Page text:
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It has reason to. Of Republicans in the Senate, only Rhode Island's quirky Lincoln Chafee has voted against as many of Bush's tax cuts. (Both opposed 4 out of 5.) Recently, McCain has given conservatives more reason to be steamed: just when they thought they were within inches of ending the use of a filibuster to block judicial nominations, he put together a bipartisan coalition of 14 Senators that foiled their long-term design, even though it ensured that three of Bush's controversial court choices would go through."When I give speeches and talk about [New York Senators Charles] Schumer and Clinton, and McCain, the biggest boos and moans are for McCain," says influential G.O.P. activist Grover Norquist, a longtime adversary.
McCain's advisers acknowledge that McCain is unlikely to prevail if the party establishment coalesces around a single figure, as it did in 2000. And there will be plenty who are offering to play that role, Norquist notes. "Does [Virginia Senator] George Allen become the consensus conservative candidate early? That's certainly what his hope would be. And Jeb Bush, if he steps in, clears the field."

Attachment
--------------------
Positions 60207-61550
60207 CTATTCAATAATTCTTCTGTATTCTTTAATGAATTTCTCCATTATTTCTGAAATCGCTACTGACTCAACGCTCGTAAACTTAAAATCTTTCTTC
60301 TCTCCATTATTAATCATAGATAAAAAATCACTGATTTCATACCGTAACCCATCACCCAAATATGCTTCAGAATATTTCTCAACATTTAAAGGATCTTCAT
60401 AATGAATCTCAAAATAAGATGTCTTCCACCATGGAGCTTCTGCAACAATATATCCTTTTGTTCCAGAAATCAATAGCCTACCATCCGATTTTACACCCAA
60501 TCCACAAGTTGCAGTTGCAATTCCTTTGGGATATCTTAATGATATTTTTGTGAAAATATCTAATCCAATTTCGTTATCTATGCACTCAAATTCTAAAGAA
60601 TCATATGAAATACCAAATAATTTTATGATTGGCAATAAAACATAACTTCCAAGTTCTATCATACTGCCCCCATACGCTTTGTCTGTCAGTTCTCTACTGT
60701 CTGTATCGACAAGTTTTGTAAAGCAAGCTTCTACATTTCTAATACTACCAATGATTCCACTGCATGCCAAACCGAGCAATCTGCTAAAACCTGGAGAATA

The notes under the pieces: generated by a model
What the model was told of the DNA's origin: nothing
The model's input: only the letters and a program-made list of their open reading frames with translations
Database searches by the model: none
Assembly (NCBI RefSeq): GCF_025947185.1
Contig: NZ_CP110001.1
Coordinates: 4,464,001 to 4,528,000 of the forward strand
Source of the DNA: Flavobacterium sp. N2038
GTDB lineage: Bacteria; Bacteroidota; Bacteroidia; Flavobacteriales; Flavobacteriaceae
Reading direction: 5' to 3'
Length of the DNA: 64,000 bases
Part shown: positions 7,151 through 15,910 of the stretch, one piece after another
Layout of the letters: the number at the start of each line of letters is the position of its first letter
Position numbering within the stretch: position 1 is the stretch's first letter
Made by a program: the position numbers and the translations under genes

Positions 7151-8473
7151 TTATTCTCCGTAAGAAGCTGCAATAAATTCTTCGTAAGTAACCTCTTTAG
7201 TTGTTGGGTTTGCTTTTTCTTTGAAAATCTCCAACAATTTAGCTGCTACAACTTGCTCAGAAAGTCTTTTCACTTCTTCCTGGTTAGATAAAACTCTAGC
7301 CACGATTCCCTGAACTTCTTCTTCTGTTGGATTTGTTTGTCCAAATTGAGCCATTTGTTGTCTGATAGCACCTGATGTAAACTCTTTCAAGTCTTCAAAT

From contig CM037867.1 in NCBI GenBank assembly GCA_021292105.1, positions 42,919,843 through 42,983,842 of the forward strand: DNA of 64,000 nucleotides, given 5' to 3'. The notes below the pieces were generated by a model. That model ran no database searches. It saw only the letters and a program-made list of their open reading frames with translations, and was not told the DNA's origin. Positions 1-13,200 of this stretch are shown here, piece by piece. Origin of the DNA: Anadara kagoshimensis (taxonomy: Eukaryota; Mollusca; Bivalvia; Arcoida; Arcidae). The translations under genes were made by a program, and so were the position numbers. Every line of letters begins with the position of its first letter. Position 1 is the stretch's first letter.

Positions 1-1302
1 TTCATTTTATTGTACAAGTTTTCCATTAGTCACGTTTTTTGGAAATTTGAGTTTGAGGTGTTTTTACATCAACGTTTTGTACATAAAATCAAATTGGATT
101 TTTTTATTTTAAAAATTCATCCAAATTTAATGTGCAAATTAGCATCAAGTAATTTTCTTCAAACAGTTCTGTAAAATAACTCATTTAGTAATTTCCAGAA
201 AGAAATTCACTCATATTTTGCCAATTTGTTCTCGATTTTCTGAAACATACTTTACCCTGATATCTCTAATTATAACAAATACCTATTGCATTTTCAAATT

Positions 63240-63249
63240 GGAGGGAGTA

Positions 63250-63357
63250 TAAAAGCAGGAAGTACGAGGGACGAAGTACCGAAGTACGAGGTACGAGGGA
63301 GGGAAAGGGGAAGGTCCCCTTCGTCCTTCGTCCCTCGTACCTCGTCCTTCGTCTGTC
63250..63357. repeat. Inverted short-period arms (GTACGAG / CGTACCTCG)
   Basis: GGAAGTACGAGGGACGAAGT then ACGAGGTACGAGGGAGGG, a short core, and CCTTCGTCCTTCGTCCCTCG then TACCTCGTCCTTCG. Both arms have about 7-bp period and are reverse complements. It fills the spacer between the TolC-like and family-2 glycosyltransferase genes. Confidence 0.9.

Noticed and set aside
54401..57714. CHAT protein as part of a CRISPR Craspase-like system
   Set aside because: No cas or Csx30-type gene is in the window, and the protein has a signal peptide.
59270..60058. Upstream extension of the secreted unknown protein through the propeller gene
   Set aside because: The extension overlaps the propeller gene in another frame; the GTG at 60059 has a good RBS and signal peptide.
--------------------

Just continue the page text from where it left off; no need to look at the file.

No one would know better than McCain and Clinton how many uncertainties and treacheries lie ahead and how important it is to keep their own options open as long as they can. That's why, after Weinstein's exuberant introduction, Clinton was happy to let McCain venture towards the stage first. "After you," she whispered. "After you."